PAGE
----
At the start of a new year, I traditionally ponder where to find relative outperformance among the market’s sectors. As such, I believe now is the time for investors to add risk to their portfolios by emphasizing more cyclical corners of the market. While a defensive approach to equities was the best strategy last year, my view is that continued economic improvement in the US, a quieting of the European sovereign-debt crisis and further growth in emerging markets justifies a more offensive stance. For 2012, I am quite optimistic on the technology sector to take advantage of a better economic climate
The evolution of cloud computing should continue to change the face of the technology sector. Cloud computing currently consists of three basic segments: “software as a service,” which means accessing applications through the web; “platform as a service,” which involves companies operating their IT environments via the Internet; and “infrastructure as a service,” where companies use highly scalable data centers for offsite storage.
Enterprises will continue their shift toward cloud computing platforms largely because these systems offer efficiencies in both cost and productivity. Rather than maintaining complex IT environments and expensive infrastructures, companies save by contracting it to third parties and sharing the expense with other users. Cloud computing will also allow for greater workforce flexibility, enabling employees to access essential data and applications remotely via the Internet.
The transition to the cloud has already been underway for several years, with about $3 billion spent on cloud computing in 2012. And some estimates project that US companies will spend about $13 billion on cloud computing initiatives within the next two years.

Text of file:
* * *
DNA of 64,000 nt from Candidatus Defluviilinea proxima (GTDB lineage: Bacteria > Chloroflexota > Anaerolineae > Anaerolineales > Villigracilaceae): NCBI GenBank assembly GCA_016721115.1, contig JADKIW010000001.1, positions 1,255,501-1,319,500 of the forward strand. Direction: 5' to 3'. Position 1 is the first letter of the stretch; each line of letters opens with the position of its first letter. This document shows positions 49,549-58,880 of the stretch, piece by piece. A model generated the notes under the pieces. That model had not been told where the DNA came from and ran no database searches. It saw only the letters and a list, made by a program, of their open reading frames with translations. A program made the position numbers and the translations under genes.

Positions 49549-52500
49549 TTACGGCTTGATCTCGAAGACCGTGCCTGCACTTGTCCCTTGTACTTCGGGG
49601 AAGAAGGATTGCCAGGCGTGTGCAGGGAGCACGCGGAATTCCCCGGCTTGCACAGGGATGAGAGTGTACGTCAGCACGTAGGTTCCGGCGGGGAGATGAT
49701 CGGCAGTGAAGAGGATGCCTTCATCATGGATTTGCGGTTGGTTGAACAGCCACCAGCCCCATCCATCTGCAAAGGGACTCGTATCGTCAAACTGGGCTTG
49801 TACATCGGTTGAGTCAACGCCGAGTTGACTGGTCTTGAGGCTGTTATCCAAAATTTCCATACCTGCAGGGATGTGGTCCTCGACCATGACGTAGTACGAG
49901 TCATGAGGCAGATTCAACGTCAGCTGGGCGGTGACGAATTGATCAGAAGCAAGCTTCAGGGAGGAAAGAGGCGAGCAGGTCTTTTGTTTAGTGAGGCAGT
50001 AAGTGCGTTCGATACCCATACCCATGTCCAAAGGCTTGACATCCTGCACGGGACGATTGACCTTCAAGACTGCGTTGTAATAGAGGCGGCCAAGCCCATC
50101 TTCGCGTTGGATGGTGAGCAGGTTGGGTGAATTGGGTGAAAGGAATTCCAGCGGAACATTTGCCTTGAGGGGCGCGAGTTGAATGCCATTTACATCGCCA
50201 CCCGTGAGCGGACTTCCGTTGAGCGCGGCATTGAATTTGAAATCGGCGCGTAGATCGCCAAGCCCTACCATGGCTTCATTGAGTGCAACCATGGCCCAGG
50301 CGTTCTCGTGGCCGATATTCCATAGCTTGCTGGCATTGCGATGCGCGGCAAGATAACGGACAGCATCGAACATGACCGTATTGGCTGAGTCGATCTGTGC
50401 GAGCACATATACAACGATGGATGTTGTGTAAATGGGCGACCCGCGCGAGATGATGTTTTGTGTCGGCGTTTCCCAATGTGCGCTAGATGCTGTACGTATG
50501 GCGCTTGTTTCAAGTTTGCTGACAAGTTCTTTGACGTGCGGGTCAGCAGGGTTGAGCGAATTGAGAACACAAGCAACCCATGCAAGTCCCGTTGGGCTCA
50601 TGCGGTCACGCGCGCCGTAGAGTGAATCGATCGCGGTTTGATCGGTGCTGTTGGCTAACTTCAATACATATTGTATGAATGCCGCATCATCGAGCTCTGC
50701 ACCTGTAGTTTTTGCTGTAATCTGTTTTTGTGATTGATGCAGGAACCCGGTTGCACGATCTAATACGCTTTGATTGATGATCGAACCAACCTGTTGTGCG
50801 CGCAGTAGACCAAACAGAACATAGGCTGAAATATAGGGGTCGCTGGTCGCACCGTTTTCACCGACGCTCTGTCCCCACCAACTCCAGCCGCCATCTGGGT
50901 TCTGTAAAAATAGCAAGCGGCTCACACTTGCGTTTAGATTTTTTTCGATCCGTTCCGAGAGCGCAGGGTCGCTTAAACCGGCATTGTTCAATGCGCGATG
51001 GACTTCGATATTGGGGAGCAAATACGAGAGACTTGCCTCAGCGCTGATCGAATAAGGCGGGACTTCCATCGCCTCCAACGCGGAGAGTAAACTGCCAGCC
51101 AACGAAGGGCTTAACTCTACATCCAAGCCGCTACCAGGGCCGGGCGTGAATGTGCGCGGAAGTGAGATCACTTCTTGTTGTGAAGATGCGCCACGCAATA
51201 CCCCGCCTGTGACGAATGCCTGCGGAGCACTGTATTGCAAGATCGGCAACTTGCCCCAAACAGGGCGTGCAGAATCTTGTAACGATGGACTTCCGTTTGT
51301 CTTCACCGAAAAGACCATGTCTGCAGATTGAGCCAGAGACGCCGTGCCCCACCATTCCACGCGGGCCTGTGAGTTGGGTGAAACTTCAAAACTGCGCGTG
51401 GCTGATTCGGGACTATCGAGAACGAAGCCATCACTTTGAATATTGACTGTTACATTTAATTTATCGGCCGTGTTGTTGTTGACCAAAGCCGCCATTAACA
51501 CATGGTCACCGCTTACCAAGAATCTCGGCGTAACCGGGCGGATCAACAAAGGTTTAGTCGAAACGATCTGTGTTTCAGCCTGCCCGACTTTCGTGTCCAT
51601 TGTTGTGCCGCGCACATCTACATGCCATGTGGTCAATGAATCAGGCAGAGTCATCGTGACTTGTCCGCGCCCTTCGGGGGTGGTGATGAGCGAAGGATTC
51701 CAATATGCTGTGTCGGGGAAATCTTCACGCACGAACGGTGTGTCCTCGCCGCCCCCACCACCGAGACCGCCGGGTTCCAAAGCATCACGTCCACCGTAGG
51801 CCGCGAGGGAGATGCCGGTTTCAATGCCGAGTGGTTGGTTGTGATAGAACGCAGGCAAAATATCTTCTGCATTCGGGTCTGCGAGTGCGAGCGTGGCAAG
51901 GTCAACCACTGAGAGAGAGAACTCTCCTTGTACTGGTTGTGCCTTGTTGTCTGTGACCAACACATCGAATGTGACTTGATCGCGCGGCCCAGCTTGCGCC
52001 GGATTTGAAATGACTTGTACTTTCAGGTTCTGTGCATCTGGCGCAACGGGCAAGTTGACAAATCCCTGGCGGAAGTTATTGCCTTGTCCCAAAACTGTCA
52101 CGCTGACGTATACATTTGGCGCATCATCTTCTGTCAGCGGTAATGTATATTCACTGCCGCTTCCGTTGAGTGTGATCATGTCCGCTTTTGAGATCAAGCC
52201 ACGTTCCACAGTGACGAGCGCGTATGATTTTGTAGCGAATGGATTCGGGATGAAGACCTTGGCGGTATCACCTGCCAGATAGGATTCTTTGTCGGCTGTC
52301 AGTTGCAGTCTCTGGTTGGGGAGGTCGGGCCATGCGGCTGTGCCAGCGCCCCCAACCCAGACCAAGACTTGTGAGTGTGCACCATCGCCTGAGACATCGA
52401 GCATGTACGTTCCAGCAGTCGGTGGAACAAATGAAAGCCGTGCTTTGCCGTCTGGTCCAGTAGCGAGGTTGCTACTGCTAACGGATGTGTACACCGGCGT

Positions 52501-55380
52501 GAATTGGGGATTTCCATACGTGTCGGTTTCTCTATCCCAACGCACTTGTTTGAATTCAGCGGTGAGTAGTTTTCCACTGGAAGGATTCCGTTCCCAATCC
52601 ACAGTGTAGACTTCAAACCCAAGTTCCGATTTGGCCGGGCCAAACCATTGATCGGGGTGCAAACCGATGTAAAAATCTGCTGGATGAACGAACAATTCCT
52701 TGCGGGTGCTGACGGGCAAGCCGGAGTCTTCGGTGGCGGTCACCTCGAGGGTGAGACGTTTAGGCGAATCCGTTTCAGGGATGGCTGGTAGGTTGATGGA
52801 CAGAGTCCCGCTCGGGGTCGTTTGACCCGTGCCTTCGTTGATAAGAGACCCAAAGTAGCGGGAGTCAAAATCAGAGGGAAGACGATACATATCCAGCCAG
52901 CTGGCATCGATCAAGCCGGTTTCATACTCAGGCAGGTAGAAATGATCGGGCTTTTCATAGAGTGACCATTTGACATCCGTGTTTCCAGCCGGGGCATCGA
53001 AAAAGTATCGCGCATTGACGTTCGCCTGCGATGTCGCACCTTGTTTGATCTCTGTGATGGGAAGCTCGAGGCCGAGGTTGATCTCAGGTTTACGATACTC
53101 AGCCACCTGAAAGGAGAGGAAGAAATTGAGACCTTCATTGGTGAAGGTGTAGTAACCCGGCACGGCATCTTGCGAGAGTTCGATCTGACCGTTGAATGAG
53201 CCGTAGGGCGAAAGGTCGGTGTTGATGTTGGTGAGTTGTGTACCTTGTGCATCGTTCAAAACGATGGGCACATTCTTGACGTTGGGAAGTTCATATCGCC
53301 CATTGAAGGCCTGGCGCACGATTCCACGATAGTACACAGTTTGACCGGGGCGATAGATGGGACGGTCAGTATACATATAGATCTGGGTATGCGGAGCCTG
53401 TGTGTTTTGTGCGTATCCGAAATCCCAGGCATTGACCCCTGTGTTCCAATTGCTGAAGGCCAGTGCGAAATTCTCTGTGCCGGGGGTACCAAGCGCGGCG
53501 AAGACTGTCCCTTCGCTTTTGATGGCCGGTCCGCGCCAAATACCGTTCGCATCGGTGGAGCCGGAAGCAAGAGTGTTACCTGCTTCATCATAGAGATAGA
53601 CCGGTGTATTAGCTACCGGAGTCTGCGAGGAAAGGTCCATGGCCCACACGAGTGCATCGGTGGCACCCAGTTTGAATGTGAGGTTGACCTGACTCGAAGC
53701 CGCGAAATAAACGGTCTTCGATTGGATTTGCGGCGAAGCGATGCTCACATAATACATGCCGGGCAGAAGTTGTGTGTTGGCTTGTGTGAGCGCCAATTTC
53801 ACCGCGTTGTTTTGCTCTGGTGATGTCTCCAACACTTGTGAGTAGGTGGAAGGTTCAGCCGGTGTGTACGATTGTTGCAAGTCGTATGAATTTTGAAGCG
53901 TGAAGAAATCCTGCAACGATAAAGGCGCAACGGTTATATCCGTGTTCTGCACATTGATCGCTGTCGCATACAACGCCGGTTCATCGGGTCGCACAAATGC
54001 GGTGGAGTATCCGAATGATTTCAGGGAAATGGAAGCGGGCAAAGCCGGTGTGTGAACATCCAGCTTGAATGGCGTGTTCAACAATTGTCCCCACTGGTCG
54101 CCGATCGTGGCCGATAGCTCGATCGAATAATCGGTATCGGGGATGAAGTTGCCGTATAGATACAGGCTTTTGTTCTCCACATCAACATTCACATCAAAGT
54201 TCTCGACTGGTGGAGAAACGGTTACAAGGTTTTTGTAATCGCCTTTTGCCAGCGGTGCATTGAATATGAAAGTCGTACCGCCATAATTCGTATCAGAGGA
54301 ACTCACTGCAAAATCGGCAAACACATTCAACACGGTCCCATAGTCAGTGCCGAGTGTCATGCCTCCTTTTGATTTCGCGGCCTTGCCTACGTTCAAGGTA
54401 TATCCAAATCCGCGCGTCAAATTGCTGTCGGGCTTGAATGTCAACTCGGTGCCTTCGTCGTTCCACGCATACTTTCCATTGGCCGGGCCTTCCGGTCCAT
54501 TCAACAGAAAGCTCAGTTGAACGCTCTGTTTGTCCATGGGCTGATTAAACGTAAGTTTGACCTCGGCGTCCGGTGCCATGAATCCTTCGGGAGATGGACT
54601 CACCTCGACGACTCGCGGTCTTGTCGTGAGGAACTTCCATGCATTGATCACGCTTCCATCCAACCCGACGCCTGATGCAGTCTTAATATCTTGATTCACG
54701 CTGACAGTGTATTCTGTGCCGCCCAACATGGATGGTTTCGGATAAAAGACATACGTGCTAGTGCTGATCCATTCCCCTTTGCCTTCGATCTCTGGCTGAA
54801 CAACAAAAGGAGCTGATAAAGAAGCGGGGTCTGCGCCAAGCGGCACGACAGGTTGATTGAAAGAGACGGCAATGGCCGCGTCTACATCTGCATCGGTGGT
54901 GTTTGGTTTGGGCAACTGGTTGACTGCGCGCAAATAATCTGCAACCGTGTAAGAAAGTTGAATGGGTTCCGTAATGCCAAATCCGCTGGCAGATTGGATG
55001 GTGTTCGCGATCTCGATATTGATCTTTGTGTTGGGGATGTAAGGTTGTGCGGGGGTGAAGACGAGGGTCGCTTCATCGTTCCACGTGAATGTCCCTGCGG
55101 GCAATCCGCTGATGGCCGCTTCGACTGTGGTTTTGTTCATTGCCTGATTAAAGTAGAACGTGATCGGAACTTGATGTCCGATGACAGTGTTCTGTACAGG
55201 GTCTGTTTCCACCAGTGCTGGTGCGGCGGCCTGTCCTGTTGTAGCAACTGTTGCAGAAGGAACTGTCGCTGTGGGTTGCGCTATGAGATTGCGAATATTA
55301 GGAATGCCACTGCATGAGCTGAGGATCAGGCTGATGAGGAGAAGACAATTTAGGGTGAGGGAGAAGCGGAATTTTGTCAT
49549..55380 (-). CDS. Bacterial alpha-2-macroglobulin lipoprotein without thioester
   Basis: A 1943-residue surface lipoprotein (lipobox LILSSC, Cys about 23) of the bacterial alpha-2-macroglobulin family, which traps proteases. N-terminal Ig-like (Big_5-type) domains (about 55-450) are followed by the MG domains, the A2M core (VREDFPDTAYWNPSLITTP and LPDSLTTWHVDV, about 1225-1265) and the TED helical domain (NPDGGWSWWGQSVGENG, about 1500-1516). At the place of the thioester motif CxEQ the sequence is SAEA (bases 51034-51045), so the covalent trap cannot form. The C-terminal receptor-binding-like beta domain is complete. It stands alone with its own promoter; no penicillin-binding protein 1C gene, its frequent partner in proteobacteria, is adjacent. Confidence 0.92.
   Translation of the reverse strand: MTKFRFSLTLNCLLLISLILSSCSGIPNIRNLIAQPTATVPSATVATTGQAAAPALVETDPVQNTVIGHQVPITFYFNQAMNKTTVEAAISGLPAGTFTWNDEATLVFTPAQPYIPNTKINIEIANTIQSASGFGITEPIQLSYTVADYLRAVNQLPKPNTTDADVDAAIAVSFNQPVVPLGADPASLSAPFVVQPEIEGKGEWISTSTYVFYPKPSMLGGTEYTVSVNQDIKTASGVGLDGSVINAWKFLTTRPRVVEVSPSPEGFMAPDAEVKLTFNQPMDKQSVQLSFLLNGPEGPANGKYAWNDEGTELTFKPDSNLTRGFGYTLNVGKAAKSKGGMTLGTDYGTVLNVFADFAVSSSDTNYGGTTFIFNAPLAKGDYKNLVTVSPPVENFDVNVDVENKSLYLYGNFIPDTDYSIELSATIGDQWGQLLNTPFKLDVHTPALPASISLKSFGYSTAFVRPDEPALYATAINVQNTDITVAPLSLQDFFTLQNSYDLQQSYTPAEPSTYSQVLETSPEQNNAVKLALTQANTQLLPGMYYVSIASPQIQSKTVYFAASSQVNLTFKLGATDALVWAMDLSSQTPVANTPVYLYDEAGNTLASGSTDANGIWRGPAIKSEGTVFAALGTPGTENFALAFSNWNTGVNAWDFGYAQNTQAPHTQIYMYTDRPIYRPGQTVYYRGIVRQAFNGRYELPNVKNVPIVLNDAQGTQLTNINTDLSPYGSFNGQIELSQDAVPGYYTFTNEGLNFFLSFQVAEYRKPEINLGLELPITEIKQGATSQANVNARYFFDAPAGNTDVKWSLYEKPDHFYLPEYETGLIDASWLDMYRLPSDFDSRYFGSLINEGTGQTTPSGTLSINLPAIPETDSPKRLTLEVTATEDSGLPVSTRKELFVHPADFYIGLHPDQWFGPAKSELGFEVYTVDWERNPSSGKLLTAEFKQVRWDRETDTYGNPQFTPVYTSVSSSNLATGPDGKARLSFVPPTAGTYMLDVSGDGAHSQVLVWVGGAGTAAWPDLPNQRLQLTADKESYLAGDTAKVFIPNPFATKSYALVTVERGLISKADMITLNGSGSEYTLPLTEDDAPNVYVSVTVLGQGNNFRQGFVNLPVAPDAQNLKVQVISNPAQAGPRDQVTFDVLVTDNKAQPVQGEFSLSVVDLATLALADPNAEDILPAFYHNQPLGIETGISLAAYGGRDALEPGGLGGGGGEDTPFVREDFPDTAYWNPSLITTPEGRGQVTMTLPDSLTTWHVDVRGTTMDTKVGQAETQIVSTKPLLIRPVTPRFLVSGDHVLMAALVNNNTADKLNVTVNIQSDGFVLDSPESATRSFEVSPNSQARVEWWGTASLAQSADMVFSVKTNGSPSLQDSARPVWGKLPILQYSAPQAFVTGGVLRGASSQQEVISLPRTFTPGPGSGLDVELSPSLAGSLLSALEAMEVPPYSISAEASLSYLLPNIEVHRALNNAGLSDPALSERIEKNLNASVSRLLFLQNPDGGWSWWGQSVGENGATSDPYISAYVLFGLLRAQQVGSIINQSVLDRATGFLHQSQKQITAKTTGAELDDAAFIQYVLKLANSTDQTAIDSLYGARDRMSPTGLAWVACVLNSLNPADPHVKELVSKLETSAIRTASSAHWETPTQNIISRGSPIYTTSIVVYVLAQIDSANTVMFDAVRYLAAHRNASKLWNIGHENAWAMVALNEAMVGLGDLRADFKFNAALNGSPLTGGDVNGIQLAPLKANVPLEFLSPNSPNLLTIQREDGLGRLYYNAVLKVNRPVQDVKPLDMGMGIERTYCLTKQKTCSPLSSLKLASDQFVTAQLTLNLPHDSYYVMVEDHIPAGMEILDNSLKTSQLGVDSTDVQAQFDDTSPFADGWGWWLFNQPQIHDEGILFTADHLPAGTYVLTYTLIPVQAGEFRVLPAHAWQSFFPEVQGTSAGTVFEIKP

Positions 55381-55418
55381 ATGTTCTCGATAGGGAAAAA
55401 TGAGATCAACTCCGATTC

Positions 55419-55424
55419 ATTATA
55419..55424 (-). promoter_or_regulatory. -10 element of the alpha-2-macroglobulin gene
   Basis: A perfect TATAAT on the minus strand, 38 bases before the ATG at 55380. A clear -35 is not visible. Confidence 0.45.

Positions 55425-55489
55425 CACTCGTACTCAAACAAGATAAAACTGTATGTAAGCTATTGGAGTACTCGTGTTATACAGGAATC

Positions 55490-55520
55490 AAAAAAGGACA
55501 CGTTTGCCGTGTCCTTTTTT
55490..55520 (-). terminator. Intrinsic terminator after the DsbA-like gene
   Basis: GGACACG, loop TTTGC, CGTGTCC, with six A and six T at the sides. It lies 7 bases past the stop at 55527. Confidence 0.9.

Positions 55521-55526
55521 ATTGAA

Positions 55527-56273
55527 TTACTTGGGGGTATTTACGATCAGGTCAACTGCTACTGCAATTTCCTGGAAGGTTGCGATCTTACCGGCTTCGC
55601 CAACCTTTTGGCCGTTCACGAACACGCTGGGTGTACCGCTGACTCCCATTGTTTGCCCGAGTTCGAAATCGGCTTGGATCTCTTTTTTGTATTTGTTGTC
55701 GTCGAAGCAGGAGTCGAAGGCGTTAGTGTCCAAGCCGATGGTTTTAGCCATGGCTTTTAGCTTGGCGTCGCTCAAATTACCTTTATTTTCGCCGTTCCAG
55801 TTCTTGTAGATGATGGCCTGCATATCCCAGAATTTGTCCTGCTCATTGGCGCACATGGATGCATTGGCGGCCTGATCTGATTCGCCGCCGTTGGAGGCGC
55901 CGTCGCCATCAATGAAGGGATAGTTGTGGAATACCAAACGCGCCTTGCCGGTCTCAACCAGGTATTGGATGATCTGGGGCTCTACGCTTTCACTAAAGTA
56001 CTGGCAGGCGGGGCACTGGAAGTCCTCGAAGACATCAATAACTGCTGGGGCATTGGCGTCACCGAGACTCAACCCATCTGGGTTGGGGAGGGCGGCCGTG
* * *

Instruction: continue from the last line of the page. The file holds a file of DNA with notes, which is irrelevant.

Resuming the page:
Those trends should continue to benefit companies such as Microsoft Corp (NSDQ: MSFT) on the software side, and Oracle Corp (NSDQ: ORCL) and IBM Corp (NYSE: IBM) on the hardware side. All three companies are heavily represented in the portfolio of iShares S&P Global Technology (NYSE: IXN), which also includes a bevy of other companies involved in cloud computing.
The ETF’s performance was essentially flat last year, largely due to technology spending concerns which developed during the second half of 2011. The sector faced numerous headwinds, including global economic uncertainty due to the European sovereign-debt crisis, slowing growth in emerging markets, and constrained government spending. Despite those challenges, technology research firm Gartner estimates that global technology spending grew by 6.9 percent last year to reach USD3.7 trillion, and that spending should rise to USD3.8 trillion in 2012. Gartner also estimates that spending will grow by a further 5 percent between now and 2015.
But that estimate is largely based on a continuation of anemic economic growth. While some regions of the world could remain mired in an economic slowdown, Gartner is discounting positive economic data in the US and economic strength in much of Asia. I believe the sector will outperform on a relative basis in 2012.